The second innovation within Dash’s ecosystem lies in its governance model. Bitcoin and Litecoin, two cryptocurrencies with similar aspirations as Dash, grew out of academic institutions. To a large degree, future development of these cryptocurrencies is dependent on largesse from these institutions.
Dash has pioneered a self-funding model by splitting block rewards between three stakeholders – Masternodes, Miners, and Treasury. The first two get a 45% share each. The 10% share accruing to the Treasury is used to finance future development projects at Dash. Masternodes play an important role here as well: their votes determine future development directions for the cryptocurrency.
Does Dash Have Competitors?
Yes. Litecoin and Bitcoin Cash both have ambitions to become a medium for daily transactions. Litecoin’s price spiked in 2017 after Steam, a popular gaming platform, announced plans to replace bitcoin on its platform with Litecoin.
With the introduction of Lightning Network on its platform, bitcoin itself may become a competitor to Dash. But Dash has taken a head start over competitors.
What Are Dash’s Future Business Prospects?
As mentioned earlier, Dash aims to become a medium for daily transactions. It has cast a wide net to realize that ambition. In addition to the United States, it is present in multiple countries. For example, it has already started initiatives in two economically-distressed countries experimenting with cryptocurrencies.
Future prospects for Dash in these countries look bright. The Venezuelan government, which recently introduced its own cryptocurrency called the petro, has passed an order to government agencies asking them to accept any cryptocurrency for services. Dash has been an early mover in the country, having organized a series of well-attended conferences to introduce cryptocurrencies.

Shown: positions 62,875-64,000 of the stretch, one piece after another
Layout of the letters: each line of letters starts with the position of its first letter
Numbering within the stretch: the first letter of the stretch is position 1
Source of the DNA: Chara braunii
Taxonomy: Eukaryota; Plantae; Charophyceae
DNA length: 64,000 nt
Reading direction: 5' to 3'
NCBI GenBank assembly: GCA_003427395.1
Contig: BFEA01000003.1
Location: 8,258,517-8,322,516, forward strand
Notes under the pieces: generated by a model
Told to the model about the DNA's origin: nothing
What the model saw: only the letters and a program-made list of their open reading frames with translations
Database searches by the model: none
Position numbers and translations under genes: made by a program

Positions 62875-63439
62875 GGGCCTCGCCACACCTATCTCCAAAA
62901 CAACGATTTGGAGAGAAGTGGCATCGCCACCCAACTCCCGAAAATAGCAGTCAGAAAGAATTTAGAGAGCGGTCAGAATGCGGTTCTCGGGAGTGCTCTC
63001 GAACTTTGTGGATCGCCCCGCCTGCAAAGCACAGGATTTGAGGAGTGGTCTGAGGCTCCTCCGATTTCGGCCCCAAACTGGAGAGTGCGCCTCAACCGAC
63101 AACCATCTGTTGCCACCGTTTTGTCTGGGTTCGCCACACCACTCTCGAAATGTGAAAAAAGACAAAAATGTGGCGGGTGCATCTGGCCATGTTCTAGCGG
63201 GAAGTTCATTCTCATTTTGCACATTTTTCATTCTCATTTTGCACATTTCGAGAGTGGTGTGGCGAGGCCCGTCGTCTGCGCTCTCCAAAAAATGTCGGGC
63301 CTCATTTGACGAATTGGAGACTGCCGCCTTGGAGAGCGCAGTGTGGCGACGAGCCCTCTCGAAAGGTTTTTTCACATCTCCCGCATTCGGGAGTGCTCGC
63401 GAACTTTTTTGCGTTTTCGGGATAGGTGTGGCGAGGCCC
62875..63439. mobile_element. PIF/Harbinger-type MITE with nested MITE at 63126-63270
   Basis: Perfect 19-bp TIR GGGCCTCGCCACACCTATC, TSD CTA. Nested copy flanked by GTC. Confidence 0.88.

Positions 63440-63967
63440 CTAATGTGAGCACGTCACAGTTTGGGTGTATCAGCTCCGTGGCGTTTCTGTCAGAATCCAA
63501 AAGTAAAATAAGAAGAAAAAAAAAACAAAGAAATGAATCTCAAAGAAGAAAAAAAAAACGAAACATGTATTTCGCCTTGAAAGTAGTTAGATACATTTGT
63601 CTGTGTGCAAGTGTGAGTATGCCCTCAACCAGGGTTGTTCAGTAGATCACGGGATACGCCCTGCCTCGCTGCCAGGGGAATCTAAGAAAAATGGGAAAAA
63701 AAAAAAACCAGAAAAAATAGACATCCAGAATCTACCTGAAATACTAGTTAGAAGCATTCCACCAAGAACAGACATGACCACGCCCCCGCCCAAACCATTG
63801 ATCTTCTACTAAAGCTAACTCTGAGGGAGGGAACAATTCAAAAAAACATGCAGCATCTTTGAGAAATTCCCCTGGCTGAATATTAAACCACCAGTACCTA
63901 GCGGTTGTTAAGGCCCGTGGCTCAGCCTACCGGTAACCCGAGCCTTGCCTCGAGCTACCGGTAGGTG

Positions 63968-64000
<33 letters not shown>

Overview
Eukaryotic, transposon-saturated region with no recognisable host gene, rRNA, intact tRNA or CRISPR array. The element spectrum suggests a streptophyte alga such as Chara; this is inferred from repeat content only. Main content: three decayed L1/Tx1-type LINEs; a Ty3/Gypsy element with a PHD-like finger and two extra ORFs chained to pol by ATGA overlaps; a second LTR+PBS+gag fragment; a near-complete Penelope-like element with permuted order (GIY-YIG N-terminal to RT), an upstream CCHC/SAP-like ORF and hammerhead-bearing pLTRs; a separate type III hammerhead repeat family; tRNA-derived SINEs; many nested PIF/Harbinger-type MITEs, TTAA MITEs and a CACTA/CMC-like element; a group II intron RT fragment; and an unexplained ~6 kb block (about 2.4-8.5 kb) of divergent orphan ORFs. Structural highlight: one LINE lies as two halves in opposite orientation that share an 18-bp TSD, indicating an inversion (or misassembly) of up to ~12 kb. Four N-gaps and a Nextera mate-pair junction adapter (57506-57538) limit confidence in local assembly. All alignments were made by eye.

In an interview with Bloomberg, Ryan Taylor, CEO of Dash, said demand for the cryptocurrency had soared in the South American country. “We’re seeing huge demand in Venezuela through inquiries in our support lines as more and more people join our forums and chat rooms, even on how-to YouTube videos that have popped up,” he said.
Within the United States, Dash recently partnered with sports betting site FanDuel for CryptoCup, a fantasy league for basketball. Winners in the league will be paid in Dash’s cryptocurrency. Finally, there are reports that Dash is becoming a preferred coin for transactions on the dark web as well as for those involving money laundering. But Dash CEO Taylor says there is no truth to these assertions. These developments portend well for Dash because it translates into an uptick in its transaction volume.
At the same time, Dash has also invested in research. It has inked a partnership with Arizona State University to fund research in blockchain development and instituted a scholarship for graduate research fellowship on the same topic. According to Ryan Taylor, the company’s partnership with ASU is focused on scalability because it is a customer and merchant issue for cryptocurrencies. He says their team is exploring the possibility of compact blocks and various technologies that can allow blocks to propagate through a blockchain network quickly.